Journal article

Intermediality and the discursive construction of popular music genres: the case of ‘Japanese City Pop’

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  • Handai ongaku gakuhō / Journal of Handai Music Studies. - 2020, vol. 16, no. 17
English Commonly said to embody the 'urbane' and 'refined' lifestyle of metropolitan Tokyo and to prefigure the transnational and consumerist characteristics of today's mainstream J-Pop, Japanese City Pop has undergone several recontextualizations since it first surfaced in the last quarter of the 20th century. I use City Pop as an example to interrogate the intermedial qualities of the processes at work in the emergence and sustenance of popular music genres. I first examine some common multi-semiotic (aural, visual and textual) characteristics of the musical products most commonly classified as City Pop, conceptualizing the genre as an example of intermedial translation. I then relate the results of this examination to select material from a small diachronic corpus of Japanese-language musical intertexts built from music history books, disc guides, and newspaper and music magazine articles published between 1977 and 2016. I identify actors in the discursive construction of City Pop as a genre and trace changes in the musical and extra-musical qualities attributed to it. Our contemporary understanding of the term 'City Pop' and our perception of the artists it points to are shown to have been strongly shaped by enthusiast press articles and popular musical histories written by a relatively small number of Japanese music journalists who integrated disparate and often contradictory artistic productions into a coherent genealogical narrative centered on the folk-rock band Happy End. My findings indicate the comparatively strong importance of etic text-based narratives over emic musical properties or short-term music industry marketing strategies in the construction of City Pop as a popular music genre, pointing to the fundamental primacy of language/writing in what Jens Schröter has termed ‘ontological intermediality.’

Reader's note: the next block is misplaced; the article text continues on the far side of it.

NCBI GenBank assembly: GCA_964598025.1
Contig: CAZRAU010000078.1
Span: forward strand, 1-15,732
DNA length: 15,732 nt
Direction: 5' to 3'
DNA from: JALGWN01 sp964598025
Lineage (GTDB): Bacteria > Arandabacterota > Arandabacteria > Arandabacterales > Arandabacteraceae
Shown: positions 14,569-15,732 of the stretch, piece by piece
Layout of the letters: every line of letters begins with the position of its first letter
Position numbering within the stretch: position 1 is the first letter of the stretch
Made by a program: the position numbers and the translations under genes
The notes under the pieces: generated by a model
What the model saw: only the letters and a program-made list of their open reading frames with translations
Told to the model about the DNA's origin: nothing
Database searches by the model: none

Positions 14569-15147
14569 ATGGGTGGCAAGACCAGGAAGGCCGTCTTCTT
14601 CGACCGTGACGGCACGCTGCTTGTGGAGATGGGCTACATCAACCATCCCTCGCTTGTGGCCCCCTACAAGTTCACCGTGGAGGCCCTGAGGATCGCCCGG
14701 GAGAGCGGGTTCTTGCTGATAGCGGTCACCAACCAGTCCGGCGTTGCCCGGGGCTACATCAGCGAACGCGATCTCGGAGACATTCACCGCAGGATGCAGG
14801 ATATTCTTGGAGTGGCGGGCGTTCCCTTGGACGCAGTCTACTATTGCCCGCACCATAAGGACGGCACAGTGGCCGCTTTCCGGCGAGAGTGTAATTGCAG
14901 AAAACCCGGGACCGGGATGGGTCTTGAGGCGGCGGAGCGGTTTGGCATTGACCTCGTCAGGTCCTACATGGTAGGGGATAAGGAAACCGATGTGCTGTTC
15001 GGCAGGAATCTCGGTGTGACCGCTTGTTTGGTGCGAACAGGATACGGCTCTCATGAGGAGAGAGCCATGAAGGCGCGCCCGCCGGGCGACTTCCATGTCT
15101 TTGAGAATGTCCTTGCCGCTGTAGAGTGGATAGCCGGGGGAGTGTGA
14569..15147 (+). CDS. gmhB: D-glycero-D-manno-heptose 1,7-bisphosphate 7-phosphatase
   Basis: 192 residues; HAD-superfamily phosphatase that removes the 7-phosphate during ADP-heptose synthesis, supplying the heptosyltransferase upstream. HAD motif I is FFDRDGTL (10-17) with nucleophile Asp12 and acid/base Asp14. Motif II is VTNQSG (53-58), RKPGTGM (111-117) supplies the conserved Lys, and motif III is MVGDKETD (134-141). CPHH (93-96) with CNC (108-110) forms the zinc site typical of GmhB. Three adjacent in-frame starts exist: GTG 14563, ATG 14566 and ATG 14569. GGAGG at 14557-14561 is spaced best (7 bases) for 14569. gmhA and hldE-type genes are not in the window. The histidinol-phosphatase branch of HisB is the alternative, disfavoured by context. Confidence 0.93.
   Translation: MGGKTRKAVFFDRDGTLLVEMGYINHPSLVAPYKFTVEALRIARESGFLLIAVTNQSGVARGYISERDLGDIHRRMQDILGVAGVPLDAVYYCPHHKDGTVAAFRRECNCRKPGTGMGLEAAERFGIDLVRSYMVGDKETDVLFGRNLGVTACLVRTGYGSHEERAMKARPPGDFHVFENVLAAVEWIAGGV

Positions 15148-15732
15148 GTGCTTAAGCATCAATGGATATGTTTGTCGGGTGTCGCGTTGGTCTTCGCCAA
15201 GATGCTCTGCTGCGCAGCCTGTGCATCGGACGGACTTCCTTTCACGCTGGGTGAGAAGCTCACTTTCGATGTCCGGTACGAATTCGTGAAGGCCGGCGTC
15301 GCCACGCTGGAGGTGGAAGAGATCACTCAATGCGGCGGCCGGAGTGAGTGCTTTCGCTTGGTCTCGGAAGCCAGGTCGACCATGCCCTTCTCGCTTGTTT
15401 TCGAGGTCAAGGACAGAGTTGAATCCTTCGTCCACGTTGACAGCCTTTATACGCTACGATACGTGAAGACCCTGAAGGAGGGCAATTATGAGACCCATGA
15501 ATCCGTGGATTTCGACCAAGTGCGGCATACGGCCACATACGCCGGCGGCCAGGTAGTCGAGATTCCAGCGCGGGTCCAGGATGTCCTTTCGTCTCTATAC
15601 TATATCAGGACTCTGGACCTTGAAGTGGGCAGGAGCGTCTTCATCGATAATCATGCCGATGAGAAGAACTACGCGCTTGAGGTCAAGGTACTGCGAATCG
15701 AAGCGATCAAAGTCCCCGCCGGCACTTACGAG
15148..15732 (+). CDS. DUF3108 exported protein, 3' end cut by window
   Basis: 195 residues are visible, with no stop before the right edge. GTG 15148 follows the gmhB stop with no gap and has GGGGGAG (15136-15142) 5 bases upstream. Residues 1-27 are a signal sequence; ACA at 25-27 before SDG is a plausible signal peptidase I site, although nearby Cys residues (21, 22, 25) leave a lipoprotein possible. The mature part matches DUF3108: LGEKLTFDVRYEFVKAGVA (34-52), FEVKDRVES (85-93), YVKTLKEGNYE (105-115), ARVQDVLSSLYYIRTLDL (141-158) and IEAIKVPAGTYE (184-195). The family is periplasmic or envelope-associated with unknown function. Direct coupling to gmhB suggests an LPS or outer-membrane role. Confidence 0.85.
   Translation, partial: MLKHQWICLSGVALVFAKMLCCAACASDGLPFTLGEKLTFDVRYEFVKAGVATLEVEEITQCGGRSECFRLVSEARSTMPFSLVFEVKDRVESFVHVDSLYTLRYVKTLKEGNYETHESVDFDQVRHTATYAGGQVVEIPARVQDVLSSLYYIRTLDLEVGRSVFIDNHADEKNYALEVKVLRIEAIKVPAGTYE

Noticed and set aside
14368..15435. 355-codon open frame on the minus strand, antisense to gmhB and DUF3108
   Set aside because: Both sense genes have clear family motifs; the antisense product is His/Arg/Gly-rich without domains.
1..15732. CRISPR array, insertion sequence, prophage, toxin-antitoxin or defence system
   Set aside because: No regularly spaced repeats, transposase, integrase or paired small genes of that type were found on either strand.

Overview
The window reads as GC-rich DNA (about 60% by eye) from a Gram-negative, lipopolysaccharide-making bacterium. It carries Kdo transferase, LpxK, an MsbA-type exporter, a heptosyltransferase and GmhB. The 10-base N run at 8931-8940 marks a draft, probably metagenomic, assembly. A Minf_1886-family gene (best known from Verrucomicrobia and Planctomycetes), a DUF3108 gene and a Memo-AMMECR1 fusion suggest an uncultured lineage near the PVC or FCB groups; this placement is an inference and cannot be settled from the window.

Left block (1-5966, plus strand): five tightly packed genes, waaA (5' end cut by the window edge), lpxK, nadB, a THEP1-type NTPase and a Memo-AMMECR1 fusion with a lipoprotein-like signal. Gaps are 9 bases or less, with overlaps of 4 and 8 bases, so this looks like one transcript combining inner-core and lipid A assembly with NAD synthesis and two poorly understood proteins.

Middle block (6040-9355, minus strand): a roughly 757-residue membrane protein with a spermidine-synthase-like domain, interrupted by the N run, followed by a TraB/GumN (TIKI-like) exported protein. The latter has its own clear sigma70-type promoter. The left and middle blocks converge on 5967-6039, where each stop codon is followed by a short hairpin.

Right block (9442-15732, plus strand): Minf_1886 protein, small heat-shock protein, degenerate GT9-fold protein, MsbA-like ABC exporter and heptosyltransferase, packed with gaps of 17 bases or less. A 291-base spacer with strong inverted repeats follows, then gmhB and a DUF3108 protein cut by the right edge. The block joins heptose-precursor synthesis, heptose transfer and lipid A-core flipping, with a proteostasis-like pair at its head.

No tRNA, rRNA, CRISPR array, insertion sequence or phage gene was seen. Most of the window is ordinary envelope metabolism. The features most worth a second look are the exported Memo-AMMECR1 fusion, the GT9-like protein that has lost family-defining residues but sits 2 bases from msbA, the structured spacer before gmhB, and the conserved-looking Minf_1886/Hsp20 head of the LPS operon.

Faculté des lettres et des sciences humaines
Institut de plurilinguisme
  • English
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  • RERO DOC 329598
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